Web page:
Theodore Roosevelt: An Autobiography

By Theodore Roosevelt | Go to book overview

to, than detract from, the honors you have so fairly won, and I wish you all good things. In a moment of aggravation under great stress of feeling, first because I thought you spoke in a disparaging manner of the volunteers (probably without intent, but because of your great enthusiasm for your own men) and second that I believed your published letter would embarrass the Department I sent you a telegram which with an extract from a private letter of yours I gave to the press. I would gladly recall both if I could, but unable to do that I write you this letter which I hope you will receive in the same friendly spirit in which I send it. Come and see me at a very early day. No one will welcome you more heartily than I.

Yours very truly,

(Signed) R. A. ALGER.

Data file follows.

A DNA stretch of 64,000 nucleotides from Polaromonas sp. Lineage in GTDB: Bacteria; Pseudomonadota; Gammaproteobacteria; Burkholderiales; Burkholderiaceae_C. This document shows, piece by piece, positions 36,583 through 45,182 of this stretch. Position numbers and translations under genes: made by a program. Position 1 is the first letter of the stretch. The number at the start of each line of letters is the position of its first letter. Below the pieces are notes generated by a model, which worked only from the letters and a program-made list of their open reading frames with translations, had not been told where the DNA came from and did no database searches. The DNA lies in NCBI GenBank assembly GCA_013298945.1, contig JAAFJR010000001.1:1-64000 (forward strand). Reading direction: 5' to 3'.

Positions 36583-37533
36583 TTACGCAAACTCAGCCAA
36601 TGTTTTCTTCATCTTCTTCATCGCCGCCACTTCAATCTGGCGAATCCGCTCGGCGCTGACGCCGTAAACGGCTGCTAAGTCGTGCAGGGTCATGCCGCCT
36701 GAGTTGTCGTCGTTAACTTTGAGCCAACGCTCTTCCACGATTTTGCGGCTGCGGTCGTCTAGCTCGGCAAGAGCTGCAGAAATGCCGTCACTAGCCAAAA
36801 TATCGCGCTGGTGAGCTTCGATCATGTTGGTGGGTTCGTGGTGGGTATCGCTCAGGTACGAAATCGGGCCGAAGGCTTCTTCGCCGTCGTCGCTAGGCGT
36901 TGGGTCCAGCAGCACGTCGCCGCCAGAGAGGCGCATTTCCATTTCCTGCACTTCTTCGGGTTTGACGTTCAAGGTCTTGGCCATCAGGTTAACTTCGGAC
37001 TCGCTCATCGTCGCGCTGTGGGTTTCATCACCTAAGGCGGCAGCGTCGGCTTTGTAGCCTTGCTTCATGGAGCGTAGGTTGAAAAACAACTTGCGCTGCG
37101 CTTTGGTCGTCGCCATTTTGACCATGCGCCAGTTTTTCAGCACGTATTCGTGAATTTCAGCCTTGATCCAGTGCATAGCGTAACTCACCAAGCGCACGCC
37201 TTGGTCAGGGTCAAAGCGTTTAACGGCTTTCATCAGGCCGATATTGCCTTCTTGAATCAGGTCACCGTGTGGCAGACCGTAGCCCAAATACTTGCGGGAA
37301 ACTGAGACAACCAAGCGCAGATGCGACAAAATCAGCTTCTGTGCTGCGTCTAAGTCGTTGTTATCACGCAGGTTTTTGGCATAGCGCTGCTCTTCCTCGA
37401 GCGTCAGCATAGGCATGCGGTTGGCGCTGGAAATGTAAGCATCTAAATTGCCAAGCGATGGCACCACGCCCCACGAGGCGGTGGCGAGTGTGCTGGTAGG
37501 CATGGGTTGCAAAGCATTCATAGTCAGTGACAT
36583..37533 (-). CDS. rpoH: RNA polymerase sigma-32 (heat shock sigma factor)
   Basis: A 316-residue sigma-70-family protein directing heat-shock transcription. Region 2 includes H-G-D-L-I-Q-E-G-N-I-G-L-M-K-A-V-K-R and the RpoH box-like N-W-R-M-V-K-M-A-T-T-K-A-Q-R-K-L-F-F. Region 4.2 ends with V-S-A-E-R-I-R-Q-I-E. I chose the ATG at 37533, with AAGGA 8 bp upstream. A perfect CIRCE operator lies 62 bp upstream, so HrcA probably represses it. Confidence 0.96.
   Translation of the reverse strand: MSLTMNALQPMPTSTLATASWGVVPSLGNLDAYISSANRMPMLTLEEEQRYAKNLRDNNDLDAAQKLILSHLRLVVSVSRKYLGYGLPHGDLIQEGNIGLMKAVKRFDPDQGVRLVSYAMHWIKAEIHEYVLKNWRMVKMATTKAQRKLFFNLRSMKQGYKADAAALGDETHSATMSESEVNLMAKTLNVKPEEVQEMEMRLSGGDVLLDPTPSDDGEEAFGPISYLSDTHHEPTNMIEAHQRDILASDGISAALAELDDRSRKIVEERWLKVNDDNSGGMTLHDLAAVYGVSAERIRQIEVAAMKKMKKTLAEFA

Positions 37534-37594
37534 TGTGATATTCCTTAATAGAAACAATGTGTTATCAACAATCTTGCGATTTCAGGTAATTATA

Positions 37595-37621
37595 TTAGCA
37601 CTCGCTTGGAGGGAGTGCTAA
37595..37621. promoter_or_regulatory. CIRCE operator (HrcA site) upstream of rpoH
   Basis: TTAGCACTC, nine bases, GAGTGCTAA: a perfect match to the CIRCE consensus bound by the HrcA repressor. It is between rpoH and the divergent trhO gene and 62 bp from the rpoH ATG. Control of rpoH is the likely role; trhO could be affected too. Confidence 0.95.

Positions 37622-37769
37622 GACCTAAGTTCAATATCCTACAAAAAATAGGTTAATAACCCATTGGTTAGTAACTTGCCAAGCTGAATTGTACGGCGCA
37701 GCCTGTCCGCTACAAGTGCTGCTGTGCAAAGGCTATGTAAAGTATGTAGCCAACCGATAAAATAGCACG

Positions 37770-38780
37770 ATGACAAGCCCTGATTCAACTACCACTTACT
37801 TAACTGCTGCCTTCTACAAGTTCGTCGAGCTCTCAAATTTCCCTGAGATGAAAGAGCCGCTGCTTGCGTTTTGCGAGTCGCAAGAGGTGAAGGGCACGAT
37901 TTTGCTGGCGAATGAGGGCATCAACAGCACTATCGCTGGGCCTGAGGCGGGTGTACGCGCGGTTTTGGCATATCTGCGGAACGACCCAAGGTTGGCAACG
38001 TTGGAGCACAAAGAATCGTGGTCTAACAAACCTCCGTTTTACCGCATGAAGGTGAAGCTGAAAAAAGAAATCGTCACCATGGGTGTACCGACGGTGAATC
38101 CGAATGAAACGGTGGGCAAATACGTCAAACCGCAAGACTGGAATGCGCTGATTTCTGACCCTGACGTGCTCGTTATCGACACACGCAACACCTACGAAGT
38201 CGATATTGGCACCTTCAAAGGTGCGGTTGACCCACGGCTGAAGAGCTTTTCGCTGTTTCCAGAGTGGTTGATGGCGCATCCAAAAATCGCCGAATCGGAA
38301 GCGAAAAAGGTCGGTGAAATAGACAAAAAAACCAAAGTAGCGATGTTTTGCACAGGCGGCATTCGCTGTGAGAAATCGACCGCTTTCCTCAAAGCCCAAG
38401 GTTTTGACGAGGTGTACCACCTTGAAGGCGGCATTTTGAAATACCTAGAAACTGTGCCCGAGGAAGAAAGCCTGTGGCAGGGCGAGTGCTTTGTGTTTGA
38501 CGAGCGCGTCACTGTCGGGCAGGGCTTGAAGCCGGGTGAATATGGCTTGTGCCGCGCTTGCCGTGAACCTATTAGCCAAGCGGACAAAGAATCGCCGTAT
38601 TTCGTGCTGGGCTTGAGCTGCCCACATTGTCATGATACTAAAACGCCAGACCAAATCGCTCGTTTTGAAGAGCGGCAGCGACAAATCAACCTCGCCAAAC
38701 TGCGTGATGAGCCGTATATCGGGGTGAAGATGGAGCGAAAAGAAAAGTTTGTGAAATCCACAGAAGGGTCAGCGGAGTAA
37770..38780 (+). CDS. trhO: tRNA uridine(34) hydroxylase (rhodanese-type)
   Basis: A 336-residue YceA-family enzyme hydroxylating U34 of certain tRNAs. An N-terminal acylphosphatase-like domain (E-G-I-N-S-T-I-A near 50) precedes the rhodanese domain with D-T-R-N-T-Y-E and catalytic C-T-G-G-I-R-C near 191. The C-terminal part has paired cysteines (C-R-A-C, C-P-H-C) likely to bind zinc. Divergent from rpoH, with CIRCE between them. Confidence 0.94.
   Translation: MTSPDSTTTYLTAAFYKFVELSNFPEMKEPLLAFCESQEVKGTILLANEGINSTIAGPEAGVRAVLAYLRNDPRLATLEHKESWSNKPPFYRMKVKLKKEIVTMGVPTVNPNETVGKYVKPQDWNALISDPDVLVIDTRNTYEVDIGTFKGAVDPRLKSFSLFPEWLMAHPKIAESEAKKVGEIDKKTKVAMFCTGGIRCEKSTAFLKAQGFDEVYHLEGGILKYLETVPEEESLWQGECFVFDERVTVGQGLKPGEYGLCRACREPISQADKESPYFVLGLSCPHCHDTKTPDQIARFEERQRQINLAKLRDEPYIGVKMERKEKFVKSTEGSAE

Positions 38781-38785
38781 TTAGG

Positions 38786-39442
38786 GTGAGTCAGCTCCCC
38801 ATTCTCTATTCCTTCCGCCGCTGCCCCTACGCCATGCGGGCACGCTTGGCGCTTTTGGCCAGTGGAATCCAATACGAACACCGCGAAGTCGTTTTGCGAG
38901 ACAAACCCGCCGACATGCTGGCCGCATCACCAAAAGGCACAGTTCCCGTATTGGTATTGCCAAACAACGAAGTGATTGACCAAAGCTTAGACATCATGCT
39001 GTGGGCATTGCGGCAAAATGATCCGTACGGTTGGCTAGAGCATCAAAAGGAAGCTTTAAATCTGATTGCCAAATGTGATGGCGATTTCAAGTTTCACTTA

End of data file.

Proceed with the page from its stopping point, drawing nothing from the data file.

I thought this a manly letter, and paid no more heed to the incident; and when I was President, and General Alger was Senator from Michigan, he was my stanch friend and on most matters my supporter.


APPENDIX B
THE SAN JUAN FIGHT

The San Juan fight took its name from the San Juan Hill or hills -- I do not know whether the name properly belonged to a line of hills or to only one hill.

To compare small things with large things, this was precisely as the Battle of Gettysburg took its name from the village of Gettysburg, where only a small part of the fighting was done; and the Battle of Waterloo from the village of Waterloo, where none of the fighting was done. When it became the political interest of certain people to endeavor to minimize my part in the Santiago fighting (which was merely like that of various other squadron, battalion and regimental commanders) some of my opponents laid great stress on the alleged fact that the cavalry did not charge up San Juan Hill. We certainly charged some hills; but I did not ask their names before charging them. To say that the Rough Riders and the cavalry division, and among other people myself, were not in the San Juan fight is precisely like saying that the men who made Pickett's Charge, or the men who fought at Little Round Top and Culps Hill, were not at Gettysburg; or that Picton and the Scotch Greys and the French and English guards were not at

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